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Journal of luqui (5770)

Tuesday October 11, 2005
12:05 PM

Conflicted

[ #27116 ]

I'm feeling conflicted about theory.pod. While I'm very proud of it for being a great object model and giving precise semantics to things we've been handwaving over for ages, it just isn't Perl. It's too formal and static for Perl; you can't talk it into checking something a different way.

However, it is not possible to add a pure hook system that's reasonable for the everyday user to use. Type inference can't deal with arbitrary code, because it needs to go forwards and backwards and sideways through the annotations to figure things out, whereas arbitrary code can only go forwards. If we had a logic subsystem, we could give them arbitrary code (within that subsystem) because logic programming has the nice property that you can execute a function backwards:

    :- append(X, Y, [1,2,3,4,5]).

But maybe instead I need a coproposal, one that really gets down and dirty with Perl 6's internals, for the hook system on top of which theory.pod can be built as a module. If that exists (assuming it is even possible), then I wouldn't feel so uneasy about theories not being arbitrarily flexible.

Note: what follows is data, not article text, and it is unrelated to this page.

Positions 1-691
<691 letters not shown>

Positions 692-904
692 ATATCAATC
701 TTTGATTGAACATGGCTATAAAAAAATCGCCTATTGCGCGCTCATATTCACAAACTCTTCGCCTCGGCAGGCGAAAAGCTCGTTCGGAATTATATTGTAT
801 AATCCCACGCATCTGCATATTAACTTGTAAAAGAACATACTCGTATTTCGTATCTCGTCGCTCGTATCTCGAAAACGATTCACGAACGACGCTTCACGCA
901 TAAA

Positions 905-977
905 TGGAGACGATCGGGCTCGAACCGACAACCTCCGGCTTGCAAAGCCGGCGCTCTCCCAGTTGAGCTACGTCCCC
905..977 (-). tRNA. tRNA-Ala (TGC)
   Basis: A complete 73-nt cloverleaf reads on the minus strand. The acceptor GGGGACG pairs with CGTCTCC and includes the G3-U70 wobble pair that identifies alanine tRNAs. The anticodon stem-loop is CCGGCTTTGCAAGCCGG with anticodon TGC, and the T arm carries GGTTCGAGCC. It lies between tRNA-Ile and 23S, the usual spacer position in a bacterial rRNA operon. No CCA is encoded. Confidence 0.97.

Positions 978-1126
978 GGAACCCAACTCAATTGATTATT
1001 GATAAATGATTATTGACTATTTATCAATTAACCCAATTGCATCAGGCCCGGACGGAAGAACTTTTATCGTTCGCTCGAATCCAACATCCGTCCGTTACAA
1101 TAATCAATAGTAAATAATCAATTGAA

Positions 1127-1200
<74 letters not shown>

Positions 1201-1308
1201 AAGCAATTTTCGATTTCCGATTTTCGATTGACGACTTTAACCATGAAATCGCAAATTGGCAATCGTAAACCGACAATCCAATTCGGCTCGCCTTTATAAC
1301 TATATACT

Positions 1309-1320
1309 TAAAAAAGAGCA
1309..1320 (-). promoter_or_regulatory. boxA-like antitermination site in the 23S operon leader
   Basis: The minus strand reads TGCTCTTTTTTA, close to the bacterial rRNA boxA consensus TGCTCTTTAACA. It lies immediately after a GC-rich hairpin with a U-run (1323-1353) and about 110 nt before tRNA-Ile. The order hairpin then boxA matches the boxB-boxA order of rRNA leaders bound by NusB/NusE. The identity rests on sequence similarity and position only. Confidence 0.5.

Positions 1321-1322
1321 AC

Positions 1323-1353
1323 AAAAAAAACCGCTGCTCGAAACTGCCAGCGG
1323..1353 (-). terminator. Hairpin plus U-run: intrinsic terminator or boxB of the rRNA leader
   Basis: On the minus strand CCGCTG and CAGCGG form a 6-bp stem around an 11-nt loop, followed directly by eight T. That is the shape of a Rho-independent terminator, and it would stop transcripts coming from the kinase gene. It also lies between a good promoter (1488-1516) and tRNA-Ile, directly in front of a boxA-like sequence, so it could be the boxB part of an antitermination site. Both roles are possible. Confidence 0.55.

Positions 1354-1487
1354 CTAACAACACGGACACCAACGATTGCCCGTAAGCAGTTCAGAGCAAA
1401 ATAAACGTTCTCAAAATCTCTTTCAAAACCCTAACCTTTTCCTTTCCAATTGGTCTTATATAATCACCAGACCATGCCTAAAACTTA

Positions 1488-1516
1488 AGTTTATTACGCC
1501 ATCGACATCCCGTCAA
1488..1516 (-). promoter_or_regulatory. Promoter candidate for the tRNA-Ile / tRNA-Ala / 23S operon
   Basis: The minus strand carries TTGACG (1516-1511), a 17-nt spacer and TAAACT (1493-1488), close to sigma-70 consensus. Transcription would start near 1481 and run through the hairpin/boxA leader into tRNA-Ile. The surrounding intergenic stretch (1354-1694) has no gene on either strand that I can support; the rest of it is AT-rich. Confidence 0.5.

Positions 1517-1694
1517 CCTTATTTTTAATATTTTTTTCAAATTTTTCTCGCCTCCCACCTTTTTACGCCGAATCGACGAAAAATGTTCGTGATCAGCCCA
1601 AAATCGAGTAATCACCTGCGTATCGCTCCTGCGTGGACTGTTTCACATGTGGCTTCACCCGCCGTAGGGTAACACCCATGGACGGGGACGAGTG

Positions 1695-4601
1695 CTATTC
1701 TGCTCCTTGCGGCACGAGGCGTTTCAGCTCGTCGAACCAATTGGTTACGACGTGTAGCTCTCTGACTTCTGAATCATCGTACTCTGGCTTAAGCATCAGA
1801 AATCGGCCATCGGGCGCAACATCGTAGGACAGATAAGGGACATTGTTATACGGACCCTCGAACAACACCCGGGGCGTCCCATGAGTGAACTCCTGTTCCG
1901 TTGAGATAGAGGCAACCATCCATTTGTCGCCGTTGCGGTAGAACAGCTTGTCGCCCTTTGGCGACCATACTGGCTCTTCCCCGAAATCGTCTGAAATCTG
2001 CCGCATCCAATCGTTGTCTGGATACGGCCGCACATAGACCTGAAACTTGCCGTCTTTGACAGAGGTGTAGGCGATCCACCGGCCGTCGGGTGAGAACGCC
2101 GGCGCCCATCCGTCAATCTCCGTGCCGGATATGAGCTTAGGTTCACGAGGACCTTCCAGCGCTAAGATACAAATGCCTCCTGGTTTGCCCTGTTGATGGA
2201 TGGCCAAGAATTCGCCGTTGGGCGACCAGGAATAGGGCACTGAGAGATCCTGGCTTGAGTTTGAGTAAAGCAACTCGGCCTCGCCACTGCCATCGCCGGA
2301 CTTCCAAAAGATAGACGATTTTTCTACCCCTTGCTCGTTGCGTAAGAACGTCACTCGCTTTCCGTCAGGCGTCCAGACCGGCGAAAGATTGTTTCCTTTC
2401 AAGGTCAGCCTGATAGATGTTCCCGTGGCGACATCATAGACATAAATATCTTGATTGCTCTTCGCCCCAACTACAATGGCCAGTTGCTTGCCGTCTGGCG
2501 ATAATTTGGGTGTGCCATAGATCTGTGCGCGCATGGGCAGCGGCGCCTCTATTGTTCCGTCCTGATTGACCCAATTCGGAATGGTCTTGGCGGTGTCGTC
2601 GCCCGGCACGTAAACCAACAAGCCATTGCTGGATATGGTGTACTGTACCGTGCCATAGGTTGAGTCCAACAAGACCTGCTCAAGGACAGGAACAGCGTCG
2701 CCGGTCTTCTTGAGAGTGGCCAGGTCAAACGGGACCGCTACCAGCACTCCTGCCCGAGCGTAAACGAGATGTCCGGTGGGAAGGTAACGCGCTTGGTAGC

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  • I see the point of over-rigid staticness, but I think the too formal for Perl is a strange judgement; formalism is inevitable if we are to manipulate more than nine things at once.

    I wonder if you mean "too formal" as "requiring too much explicit annotation from the user", as in forcing people to think about it too much. If so, maybe it needs yet more ergonomic engineering, also known as sugar... :-)

    • The "too formal" comment came from talking with Stevan about the metamodel and remembering Smalltalk. But "formal" was the wrong word[1]. However, I'm convincing myself that theory.pod is a level above the "bless" semantics that we know and love, and can in fact cooperate nicely with it. theory.pod defines a type system, not an object system.

      See my reply to Ovids comment for a more rambly version of this answer.

      [1] Certainly. The whole reason I study mathematics is because of its incredible ability to s
  • If we had a logic subsystem, we could give them arbitrary code (within that subsystem) because logic programming has the nice property that you can execute a function backwards.

    Not knowing exactly what you're trying to accomplish, the following off the cuff statement could be totally meaningless.

    Passing arbitrary code to a logic subsystem does not necessarily mean that you can still run the function backwards. You would have to have some way of noting side-effects (it's difficult to "unwrite" a file

    • > Passing arbitrary code to a logic subsystem does
      > not necessarily mean that you can still run the
      > function backwards. You would have to have some
      > way of noting side-effects (it's difficult to
      > "unwrite" a file or unread database tuples) and
      > math in logic programming is frequently a
      > "one-way" affair unless constraints are specified.

      Oh, of course. I'm just saying that, as cool as theory theory is, making it the One True model is a bit presumptuous for Perl. I feel that the researc